Amie: Or even years, like Glennies Creek Bridge which was once on a quiet back road but is now the route used by the area’s expanding mining industry. Brian: There was always Bailey available, we would order from our Central Workshop where Bailey bridges were stocked and maintained, use it and return it to the Central Workshop for cleaning and storage.

Amie: The technique is just starting to change, with some projects now using an under-truss system, so instead of putting the Bailey on top of the bridge and pulling the bridge up to meet the Bailey, they put a more modern steel truss under the bridge and support the bridge from that. Obviously you can’t do that if there will be floodwaters up to that level, or if the temporary support is going to stay on for five or ten years. But for actual repair works where you can’t afford to narrow the bridge, with safety becoming a bigger issue every day, this technique has been used on two bridges so far, Colemans over Leycester Creek in the northern region, and at Morpeth in the Hunter region.

Ray: Morpeth gets floods though doesn’t it?’

Amie: Yes, it does – in this case it was an urgent repair and it was only there for about a month, and I think the work was done in a low-flood risk period. You certainly wouldn’t be able to leave it there for a year.

Figure 7.8

Figure 7.8: The brand new Allan Truss bridge over the Macleay River at Kempsey in 1900. Source: PWDAR 1900-01

Wije: As a result of the perceived skills shortage, close collaboration with the University of Technology, Sydney (UTS) led to an extensive research program which shed significant new light on exactly how the different heritage timber truss bridges functioned and what made each type susceptible to failure. As well as laboratory testing at UTS, there was also full scale load testing of timber bridges in service, such as Vacy Bridge in the Hunter Region which was strain gauged and load tested to provide a better understanding of exactly how the stresses flow through the different timber elements in the bridge as a heavily laden truck travels from one side of the bridge to the other. A general inspection of all remaining timber truss bridges, owned by both Roads and Maritime and Councils was undertaken to verify that the desktop analysis matched actual behaviours of real bridges. This work resulted in the new draft Roads and Maritime Guide for design and assessment of heritage timber bridges which covers the functioning and failure modes of the different truss types in great detail. This knowledge has been essential in enabling the production of a suite of strengthening solutions that can be adopted with confidence on heritage timber truss bridges to strengthen them for the future.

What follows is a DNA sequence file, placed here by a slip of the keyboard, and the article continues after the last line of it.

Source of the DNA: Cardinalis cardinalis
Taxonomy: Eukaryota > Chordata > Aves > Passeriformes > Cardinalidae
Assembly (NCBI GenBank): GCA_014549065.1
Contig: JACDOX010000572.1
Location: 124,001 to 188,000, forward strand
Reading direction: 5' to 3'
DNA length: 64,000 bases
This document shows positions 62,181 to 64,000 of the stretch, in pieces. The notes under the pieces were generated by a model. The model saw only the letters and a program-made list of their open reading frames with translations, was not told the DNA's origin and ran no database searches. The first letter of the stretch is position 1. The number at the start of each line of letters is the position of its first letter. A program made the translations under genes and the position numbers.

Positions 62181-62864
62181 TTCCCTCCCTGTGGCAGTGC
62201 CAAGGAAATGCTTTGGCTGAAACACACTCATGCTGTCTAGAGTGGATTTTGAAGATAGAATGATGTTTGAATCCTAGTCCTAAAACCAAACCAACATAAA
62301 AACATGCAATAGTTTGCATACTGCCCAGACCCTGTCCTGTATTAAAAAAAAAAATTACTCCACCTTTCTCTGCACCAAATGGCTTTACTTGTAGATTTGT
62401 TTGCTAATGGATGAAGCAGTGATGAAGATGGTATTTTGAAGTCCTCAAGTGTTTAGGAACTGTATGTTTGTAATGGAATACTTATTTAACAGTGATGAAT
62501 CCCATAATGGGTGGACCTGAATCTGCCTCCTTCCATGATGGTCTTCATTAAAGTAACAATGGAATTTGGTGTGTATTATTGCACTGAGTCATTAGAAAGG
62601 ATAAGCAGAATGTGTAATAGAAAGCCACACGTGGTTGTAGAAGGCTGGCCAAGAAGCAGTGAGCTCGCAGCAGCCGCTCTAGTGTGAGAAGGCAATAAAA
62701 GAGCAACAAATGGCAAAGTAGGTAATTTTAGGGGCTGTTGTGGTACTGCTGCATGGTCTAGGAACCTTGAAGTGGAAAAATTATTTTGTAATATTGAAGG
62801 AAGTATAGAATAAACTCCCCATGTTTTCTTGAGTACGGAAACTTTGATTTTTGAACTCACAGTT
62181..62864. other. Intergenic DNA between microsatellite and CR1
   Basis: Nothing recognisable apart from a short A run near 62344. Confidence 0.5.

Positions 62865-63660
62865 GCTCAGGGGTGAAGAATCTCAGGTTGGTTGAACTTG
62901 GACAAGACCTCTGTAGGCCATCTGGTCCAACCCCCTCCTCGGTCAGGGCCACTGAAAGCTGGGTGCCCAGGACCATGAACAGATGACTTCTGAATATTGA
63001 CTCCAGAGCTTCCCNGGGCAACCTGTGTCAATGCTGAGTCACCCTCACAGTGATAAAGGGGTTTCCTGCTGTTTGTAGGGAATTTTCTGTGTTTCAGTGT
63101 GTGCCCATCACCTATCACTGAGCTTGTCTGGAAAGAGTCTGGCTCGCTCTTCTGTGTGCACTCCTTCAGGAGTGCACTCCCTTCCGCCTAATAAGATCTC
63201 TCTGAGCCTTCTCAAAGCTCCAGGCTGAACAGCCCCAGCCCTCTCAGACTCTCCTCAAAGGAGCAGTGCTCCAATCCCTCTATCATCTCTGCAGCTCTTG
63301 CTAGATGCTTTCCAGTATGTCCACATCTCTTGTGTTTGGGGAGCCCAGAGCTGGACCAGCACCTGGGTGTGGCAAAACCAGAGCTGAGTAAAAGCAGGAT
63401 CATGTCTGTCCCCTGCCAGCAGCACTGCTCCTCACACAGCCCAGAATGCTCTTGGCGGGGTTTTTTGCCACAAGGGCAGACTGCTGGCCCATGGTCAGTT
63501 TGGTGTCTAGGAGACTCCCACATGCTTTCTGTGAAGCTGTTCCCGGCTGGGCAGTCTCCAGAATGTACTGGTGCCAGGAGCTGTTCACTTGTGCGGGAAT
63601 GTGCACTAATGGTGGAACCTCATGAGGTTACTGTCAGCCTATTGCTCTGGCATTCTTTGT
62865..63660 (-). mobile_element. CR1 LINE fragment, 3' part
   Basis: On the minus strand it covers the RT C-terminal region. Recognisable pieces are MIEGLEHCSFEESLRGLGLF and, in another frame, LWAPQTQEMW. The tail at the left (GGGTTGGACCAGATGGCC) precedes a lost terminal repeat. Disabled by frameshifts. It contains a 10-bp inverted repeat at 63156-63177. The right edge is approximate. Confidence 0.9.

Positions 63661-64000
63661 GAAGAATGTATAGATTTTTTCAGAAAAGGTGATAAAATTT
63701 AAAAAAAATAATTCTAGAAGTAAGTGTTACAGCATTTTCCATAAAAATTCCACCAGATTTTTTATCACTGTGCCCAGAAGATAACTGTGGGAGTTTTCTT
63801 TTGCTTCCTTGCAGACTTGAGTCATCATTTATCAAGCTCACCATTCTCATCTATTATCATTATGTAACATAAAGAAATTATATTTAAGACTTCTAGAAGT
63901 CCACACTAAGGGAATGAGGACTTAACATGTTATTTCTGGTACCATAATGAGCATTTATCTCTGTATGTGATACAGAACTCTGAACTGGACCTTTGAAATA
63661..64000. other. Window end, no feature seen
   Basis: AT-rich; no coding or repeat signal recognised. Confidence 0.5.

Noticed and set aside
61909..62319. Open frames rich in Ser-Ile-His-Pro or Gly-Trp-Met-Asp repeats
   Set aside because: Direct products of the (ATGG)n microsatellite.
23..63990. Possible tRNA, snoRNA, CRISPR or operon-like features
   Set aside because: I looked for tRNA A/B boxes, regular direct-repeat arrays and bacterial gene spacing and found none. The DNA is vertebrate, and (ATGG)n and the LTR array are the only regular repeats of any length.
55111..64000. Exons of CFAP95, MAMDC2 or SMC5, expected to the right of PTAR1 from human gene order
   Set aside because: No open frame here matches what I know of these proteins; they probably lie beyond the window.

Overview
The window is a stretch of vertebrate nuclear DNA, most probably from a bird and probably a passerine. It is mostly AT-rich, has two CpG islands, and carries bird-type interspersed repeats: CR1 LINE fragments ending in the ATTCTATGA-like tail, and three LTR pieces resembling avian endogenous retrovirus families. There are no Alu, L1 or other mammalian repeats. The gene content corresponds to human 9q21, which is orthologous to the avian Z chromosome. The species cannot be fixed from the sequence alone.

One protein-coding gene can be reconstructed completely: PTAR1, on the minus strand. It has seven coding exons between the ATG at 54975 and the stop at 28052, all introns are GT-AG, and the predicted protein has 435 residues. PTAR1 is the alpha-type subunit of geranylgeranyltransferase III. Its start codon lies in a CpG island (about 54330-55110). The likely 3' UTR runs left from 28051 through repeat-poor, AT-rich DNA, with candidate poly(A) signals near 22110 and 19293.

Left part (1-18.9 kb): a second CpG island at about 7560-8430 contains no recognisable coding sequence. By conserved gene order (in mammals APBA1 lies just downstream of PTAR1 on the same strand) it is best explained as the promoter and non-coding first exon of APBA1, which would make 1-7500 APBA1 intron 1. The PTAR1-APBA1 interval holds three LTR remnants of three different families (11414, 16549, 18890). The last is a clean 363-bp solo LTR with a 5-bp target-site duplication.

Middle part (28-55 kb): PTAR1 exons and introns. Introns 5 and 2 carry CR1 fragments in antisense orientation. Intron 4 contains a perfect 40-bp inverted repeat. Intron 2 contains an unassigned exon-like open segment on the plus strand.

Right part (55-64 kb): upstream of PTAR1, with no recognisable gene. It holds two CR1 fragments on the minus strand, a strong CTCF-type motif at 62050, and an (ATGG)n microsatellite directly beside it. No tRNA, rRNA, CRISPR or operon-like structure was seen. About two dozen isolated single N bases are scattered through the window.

Brian: In my time the actual road approach alignment to a bridge could be a problem that might mean removal of a timber truss bridge. The standard procedure for the designers was a right angle approach, as the pier structure had to be square to the flow of the river.

Ray: With the road usually alongside the river, with the truss bridges you had to make an angle at the approach as it was very difficult to skew the end.